The notices of drawing-rooms also became more elaborate. What had once been a simple announcement in The Gazette, such as this one from 21 December 1816: Notice is hereby given, that Her Majesty’s birth-day which falls on the 18th of January, will be celebrated by a Drawing-Room at The Queen's Palace, on the 6th of February and that the birth-day-of His Royal Highness the Prince Regent will also be celebrated by a Drawing-Room at Her Majesty's Palace, on St George's Day, the 23d of April, by 1864 had become much more dictatorial.
In the above picture of a presentation to Queen Victoria in 1849, both queen and debutante have removed the glove from their right hand for this ceremony. This contact of skin to skin appears to have been an essential part of a presentation and was, perhaps, a hearkening back to feudal oaths of allegiance. In a letter to his step-daughter Miss Orde of October 1837, the great recorder of the age, Thomas Creevey, wrote: ….the Queen was told that I had not been presented, upon which a scene took place that to me was truly distressing, The poor little thing could not get her glove off…….she blushed and laughed and pulled, till the thing was done, and I kissed her hand.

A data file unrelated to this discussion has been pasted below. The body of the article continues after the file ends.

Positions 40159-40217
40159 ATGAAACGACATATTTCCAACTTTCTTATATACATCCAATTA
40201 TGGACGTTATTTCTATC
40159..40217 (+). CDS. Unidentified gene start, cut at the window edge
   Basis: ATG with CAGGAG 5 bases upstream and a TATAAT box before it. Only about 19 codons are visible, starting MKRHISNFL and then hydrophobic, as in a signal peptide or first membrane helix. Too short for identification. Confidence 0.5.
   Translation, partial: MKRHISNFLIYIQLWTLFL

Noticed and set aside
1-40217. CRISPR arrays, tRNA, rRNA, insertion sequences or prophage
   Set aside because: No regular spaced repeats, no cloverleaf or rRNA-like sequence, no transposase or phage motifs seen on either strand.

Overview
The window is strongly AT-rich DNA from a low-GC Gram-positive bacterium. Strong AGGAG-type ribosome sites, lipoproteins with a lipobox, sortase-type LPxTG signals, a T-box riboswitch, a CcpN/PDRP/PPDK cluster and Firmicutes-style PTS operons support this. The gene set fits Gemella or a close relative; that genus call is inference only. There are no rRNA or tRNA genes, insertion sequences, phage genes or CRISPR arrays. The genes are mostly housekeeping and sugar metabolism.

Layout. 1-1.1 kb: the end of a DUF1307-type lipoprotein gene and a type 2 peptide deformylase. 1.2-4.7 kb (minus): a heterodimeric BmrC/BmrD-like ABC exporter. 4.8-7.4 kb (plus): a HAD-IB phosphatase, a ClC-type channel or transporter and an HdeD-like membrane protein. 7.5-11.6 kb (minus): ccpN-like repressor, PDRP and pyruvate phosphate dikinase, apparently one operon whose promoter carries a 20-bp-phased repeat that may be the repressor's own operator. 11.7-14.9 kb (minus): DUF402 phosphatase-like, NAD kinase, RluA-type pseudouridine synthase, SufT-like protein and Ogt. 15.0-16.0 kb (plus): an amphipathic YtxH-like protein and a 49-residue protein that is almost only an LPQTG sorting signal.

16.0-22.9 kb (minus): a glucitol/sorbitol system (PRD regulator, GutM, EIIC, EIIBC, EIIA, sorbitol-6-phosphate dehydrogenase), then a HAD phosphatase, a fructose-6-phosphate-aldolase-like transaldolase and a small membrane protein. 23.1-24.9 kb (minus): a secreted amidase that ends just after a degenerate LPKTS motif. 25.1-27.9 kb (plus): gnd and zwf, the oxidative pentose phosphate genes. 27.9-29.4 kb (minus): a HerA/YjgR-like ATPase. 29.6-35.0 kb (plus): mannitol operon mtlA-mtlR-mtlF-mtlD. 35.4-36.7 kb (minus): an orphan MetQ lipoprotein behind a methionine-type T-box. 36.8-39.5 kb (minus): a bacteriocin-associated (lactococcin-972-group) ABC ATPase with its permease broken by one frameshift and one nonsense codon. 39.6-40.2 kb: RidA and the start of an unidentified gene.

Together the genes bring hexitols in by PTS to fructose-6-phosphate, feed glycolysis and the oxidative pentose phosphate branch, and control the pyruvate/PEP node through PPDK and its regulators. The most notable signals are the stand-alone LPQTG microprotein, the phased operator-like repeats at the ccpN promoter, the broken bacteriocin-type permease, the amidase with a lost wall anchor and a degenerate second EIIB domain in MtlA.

Etiquette for Ladies continued the description of a presentation as follows: The lady then rises, curtsies to the Prince of Wales and any other members of the Royal family who are present and passes on, keeping her face towards the Queen, and leaving the room in a succession of curtsies.
We must hope she is successful. Manners for Women (1897) records, among other cautionary tales, the dreadful fate of the lady, the heel of whose shoe caught in her skirts and who as a result could not get up after her curtsey. She had to be carried from the Presence Chamber after the manner of the old game of “Honey Pots, causing Queen Victoria to smile broadly. Her Majesty, it appears, could on occasion be amused.